What the Met wants you to believe about Levine and its bosses

What the Met wants you to believe about Levine and its bosses


norman lebrecht

March 12, 2018

1 In more than 40 years as music director, while James Levine ‘engaged in sexually abusive and harassing conduct’, nobody from the board or the management knew anything about it.

2 Despite ‘credible evidence that Mr. Levine engaged in sexually abusive and harassing conduct towards vulnerable artists in the early stages of their careers’, not a whisper reached the ears of successive general managers and board members.

3 That ‘any claims or rumors that members of the Met’s management or its Board of Directors engaged in a cover-up of information relating to these issues are completely unsubstantiated.’

4 That members of the Met’s management who worked with Levine at Boston, Tanglewood and CAMI were also deaf, blind and dumb to any suspicion of misconduct.

In the absence of documents to the contrary, that’s what we are expected presently to accept.



  • Caravaggio says:

    As I wrote in another thread, I am not buying it, for the reasons listed.

  • Frankster says:

    What is hard for me to understand is why the Met continued to make him an increasingly larger part of their structure and image. The stories were common currency around Lincoln Center for decades and it is amazing the public relations disaster has waited this long to unfold.

    • Yes Addison says:

      Seriously. That’s the strangest thing to me, the way they doubled down on making him synonymous with the Met, long after that was a good idea. He should have been eased out years earlier than he was. Does anyone really think he was acting as music director in any meaningful sense since 2011, at the very latest? He must have had powerful loyalists on the board, who were winning that battle until they couldn’t anymore.

      • RS says:

        Or, if they fired him, he would take them down with him. Of course they knew.

        He was certainly shrewd about picking victims just past the age of consent. One could assume he was just as shrewd about everything else.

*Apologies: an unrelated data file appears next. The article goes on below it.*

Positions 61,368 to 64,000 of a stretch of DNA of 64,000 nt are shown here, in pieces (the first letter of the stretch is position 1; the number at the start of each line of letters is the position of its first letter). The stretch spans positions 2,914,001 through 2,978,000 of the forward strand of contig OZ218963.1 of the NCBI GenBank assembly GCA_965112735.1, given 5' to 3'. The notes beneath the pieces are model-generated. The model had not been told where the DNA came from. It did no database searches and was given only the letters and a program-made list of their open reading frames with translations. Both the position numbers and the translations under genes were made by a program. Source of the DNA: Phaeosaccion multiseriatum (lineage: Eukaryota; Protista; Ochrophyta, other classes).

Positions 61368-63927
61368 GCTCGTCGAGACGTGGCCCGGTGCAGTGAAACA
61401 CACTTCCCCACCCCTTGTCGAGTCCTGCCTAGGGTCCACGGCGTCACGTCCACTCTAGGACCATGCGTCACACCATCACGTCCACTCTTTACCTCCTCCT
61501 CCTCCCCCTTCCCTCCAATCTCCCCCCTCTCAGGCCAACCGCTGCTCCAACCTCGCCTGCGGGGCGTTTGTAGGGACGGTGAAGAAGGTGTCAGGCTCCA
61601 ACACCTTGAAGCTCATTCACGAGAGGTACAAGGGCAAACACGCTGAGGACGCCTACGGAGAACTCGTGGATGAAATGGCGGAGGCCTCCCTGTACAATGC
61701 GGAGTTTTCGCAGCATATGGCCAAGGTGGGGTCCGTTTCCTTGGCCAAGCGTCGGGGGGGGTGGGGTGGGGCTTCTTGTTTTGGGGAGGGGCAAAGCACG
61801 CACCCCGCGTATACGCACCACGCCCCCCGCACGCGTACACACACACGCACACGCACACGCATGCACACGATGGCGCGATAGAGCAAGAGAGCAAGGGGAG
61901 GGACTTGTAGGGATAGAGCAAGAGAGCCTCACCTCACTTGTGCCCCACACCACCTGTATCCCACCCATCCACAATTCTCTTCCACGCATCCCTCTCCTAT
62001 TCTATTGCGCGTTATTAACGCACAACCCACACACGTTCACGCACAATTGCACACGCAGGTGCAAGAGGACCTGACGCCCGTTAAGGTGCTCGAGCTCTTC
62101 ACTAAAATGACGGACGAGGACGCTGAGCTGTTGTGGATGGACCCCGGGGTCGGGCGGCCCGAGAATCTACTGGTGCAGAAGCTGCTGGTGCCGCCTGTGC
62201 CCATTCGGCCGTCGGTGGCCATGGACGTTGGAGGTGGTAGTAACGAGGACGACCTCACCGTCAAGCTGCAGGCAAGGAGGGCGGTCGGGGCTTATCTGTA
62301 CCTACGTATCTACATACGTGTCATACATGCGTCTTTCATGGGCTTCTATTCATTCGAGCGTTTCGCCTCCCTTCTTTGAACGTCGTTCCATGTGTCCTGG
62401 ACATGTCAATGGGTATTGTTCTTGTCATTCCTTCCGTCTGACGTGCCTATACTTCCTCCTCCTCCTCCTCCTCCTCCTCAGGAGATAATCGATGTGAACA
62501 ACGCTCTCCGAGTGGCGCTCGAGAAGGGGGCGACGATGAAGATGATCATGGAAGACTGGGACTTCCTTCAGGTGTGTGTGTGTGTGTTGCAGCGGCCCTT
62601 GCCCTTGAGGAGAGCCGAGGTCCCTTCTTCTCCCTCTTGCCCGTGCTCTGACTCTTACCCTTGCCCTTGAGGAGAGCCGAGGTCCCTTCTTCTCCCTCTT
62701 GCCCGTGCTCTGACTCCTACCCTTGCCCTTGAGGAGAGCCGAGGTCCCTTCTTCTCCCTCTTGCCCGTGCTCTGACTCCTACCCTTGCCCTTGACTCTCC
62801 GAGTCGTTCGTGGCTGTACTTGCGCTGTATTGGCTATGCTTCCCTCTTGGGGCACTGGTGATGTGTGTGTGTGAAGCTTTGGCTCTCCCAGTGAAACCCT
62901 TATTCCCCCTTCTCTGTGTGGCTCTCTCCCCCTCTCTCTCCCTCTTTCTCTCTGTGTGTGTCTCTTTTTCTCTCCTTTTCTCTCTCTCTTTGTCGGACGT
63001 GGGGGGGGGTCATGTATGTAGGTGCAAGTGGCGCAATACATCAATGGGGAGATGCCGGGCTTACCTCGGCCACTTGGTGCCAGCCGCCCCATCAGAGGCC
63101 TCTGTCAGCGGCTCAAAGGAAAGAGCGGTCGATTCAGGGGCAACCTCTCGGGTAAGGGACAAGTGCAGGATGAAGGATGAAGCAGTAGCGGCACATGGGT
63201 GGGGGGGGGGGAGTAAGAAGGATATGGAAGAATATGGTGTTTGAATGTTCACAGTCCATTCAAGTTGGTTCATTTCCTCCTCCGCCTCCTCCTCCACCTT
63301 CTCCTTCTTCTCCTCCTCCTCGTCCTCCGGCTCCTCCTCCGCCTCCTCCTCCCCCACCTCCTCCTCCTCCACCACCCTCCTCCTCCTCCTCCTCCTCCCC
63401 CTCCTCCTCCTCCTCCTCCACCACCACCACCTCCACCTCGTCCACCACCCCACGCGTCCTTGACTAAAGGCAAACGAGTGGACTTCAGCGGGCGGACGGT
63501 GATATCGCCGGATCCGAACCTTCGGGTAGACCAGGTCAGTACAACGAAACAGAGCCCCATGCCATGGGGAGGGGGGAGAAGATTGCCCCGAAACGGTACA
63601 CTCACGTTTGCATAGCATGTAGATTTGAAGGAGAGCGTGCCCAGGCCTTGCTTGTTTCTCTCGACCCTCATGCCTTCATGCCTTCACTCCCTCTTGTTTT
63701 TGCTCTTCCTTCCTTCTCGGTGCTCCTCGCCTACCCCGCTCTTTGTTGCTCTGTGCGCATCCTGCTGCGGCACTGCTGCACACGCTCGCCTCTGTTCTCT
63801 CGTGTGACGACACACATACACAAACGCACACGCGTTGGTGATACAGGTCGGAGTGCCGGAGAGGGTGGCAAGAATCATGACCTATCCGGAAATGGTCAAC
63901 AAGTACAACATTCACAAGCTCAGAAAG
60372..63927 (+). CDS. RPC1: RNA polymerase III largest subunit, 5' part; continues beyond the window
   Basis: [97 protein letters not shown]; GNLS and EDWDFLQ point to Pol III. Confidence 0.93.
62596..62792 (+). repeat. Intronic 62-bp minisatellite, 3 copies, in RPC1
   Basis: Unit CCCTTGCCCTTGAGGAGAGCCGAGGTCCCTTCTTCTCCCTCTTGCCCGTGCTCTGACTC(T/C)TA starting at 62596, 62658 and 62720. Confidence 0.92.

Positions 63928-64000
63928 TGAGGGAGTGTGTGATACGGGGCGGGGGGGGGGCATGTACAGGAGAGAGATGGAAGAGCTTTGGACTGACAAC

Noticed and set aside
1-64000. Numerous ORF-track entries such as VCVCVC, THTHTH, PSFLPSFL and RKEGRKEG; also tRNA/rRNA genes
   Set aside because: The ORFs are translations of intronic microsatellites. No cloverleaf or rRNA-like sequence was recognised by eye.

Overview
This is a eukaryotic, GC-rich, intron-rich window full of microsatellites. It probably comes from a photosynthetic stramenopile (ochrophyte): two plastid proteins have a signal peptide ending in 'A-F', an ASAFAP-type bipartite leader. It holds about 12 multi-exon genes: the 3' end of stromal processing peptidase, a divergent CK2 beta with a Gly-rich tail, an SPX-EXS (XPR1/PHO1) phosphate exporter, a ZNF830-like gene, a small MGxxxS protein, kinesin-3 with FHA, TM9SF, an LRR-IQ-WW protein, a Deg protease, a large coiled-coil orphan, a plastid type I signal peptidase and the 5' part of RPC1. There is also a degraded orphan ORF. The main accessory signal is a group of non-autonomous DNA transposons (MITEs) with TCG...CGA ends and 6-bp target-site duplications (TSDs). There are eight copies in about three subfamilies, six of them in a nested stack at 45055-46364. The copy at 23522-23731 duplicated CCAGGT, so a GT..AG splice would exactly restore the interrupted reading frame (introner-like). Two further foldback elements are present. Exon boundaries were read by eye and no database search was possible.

• Olassus says:

        He was untouchable.

        Given what we learned this month from The Boston Globe about his 1960s coercion schemes, it is certain that Bing, who first hired him for the Met, knew, or knew the rumors.

        This means that Chapin, Bliss, Crawford, Southern, Volpe and Gelb all knew too.

        Now that the rumors are shown to have been real, the Met claims not that they were false but that they were “unsubstantiated” — which presumably is how the company will defend itself.

        Unsubstantial in my dictionary means “having little or no factual basis.”

        Unsubstantiated is not there, but it would seem to mean that any “factual basis” has not been brought or shown, that the substance has not been provided.

  • MWnyc says:

    I’ll say it on this post as well: However justifiably angry one may be about this mess, we must remember that there has been no evidence brought to light that Levine has committed any offenses with anyone legally underage.

    In other words, based on what we actually know, James Levine may deserve to be fired, and he may deserve to be shunned, but he does not (as some would have it) belong in jail.

    • norman lebrecht says:

      There is evidence that he propositioned staff members for sex and prejudiced the careers of some who refused.

      • Mark says:

        That’s not a criminal offense

        • Bruce says:

          As far as I know there’s no official talk of putting him in jail, right? Just a lot of people saying he deserves it?

          • Mark says:

            As far as I know, there are no allegations of stalking, a use of force or statutory rape (also, there is an issue of the statute of limitations). Other types of sex-related behavior might be objectionable, but aren’t criminal

        • Robert Holmén says:

          “That’s not a criminal offense”

          You will be heartened to know that being fired from the opera is not a criminal punishment.

          • Mark says: